In a parish I served a decade or so ago we offered a series of what we called "Summer Conversations," in which we invited a parishioner each time simply to reflect about his or her life and work and how they related to their faith. Of them all the one that has continued to stay with me came from a woman who was a distinguished leader in the art community in the city. She talked about the tremendous richness of her life and her many blessings, including especially her grown children. But when it came to talking about her faith what she said shocked me.
"What I most often feel when I think of God is fear. I am so grateful for how my life has turned out, but I live in fear now that it's been too good, that God may do something to teach me a lesson, that something is going to happen to shatter all this."
I was struck by the image she carried of God as an inscrutable and jealous giver, who when the time comes, is going to want to balance things out by sending some bad along with the good. Where had that come from? I wondered. How did she end up picturing God that way -- in spite of countless Eucharists and sermons, all of which were in one way or another about God's love.
And as the evening conversation continued others talked about how distant God often seems, how prayer can often seem like talking to yourself. What struck me most was how remote, frustrating, and even frightening God sometimes seems. God's distance, or nearness -- which is it?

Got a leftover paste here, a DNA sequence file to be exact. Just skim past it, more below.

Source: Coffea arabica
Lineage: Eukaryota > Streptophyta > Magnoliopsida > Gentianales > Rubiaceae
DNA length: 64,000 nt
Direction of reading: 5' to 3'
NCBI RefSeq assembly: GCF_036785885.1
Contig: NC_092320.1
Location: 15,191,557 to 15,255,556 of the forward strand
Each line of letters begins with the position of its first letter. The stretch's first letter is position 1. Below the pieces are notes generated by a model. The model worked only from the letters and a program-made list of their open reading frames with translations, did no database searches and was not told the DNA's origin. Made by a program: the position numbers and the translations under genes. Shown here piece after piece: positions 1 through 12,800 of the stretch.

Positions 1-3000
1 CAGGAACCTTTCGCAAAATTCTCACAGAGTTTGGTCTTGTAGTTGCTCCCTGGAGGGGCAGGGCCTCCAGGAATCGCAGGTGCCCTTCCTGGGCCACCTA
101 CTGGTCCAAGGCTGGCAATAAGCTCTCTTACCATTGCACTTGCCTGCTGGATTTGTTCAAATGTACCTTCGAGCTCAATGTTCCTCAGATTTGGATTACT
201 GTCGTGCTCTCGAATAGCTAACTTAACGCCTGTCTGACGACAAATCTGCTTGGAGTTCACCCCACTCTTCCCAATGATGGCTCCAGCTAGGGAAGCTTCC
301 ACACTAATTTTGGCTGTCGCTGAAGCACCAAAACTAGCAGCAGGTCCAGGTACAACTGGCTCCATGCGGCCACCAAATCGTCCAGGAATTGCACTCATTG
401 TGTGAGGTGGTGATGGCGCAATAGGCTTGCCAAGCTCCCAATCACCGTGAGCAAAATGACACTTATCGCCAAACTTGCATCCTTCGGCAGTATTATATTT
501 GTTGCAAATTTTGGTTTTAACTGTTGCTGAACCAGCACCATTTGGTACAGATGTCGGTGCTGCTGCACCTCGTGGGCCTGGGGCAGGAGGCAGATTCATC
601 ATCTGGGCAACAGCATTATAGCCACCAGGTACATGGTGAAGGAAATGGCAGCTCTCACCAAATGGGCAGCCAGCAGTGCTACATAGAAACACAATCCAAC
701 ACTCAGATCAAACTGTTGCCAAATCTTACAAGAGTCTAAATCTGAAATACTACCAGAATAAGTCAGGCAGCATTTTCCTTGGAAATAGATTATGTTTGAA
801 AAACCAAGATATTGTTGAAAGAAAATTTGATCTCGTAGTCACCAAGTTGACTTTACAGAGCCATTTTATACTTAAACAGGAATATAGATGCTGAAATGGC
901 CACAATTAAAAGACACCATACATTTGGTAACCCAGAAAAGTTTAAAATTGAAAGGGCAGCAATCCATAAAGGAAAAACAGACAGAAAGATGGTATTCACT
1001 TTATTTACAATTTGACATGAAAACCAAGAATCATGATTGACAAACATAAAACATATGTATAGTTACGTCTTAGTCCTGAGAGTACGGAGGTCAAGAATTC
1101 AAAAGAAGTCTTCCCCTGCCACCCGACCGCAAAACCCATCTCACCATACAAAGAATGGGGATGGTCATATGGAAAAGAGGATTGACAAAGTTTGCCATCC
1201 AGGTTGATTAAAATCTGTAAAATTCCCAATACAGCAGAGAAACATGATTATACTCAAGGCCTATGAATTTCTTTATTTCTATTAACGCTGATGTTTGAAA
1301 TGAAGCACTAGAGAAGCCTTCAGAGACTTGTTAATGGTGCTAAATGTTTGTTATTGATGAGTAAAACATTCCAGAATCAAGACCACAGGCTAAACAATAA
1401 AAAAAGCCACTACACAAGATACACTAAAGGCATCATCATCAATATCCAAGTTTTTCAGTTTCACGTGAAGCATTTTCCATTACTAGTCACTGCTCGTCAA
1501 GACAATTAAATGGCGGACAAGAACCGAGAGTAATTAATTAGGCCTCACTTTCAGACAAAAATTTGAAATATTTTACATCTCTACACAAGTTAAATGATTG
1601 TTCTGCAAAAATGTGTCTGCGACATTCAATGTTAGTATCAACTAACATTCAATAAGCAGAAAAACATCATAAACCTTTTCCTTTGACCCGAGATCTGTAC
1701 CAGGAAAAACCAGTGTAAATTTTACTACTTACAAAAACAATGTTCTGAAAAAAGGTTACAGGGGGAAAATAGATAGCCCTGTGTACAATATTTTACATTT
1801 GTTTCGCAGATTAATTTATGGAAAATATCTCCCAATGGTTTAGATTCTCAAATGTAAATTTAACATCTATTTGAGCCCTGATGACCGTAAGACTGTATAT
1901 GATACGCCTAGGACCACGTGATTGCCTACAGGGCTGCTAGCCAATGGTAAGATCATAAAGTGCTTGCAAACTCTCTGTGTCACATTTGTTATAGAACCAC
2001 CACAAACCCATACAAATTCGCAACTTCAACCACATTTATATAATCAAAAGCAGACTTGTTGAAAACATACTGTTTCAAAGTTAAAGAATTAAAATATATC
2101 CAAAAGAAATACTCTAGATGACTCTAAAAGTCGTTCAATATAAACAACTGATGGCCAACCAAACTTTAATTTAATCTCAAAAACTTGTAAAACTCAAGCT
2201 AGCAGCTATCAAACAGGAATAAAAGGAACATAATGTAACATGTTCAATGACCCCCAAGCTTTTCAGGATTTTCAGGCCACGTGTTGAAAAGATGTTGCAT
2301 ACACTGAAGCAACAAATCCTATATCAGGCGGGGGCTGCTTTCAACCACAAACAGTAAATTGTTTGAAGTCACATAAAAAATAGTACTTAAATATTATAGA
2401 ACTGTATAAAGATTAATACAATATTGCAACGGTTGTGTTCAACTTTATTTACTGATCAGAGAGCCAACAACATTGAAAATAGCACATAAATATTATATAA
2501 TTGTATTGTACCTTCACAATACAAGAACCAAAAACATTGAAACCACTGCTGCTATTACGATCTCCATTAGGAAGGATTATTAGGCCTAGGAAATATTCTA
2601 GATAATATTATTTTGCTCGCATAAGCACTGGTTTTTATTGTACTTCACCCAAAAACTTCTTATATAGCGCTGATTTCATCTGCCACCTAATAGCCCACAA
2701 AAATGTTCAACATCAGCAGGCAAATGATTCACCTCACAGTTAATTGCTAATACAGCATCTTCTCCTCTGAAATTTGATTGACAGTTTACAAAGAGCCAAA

Today is called Trinity Sunday, the only major feast devoted explicitly to a doctrine of the church. Rectors have been widely known to hand the sermon for this day off to an able Associate and sit and watch them drown in theological concepts. Even St. Augustine, who wrote a whole book on the Trinity once said, "If you don't believe in the Trinity, you will lose your soul. But if you try to understand it, you will lose your mind."
Yes, there is a God, many might say, but God is something like the moral law, or a watchmaker who creates the world and gets it going. And Jesus was simply a great teacher.
But the Trinity is about the nearness, the involvement of God. Our lesson from the Book of Revelation gives us one visionary attempt to pierce the veil behind which God so often seems to hide, to look behind the curtain and see actually what is going on in God's life. That's what the Trinity is all about -- our discovering something of who God is in the depths of the divine mystery. And of course what we discover will be filled with paradox and wonder or we encounter the limits of words. But this morning let us attempt to pierce the veil just a little, and glimpse this God who is three in one.
But Christians had discovered in their experience that the creative mystery had come to them in a person. The Holy One had entered history, had lived out the meaning of life in a human shape. And then after his resurrection he had continued to be with his followers in the form of a tremendous energy and power for living.
And the Trinity grew out of the struggle of those early Christians to make sense of their experience that they had met the one God behind the universe in three different ways. They could no longer simply fit their experience into the one God of Judaism. They needed a new language.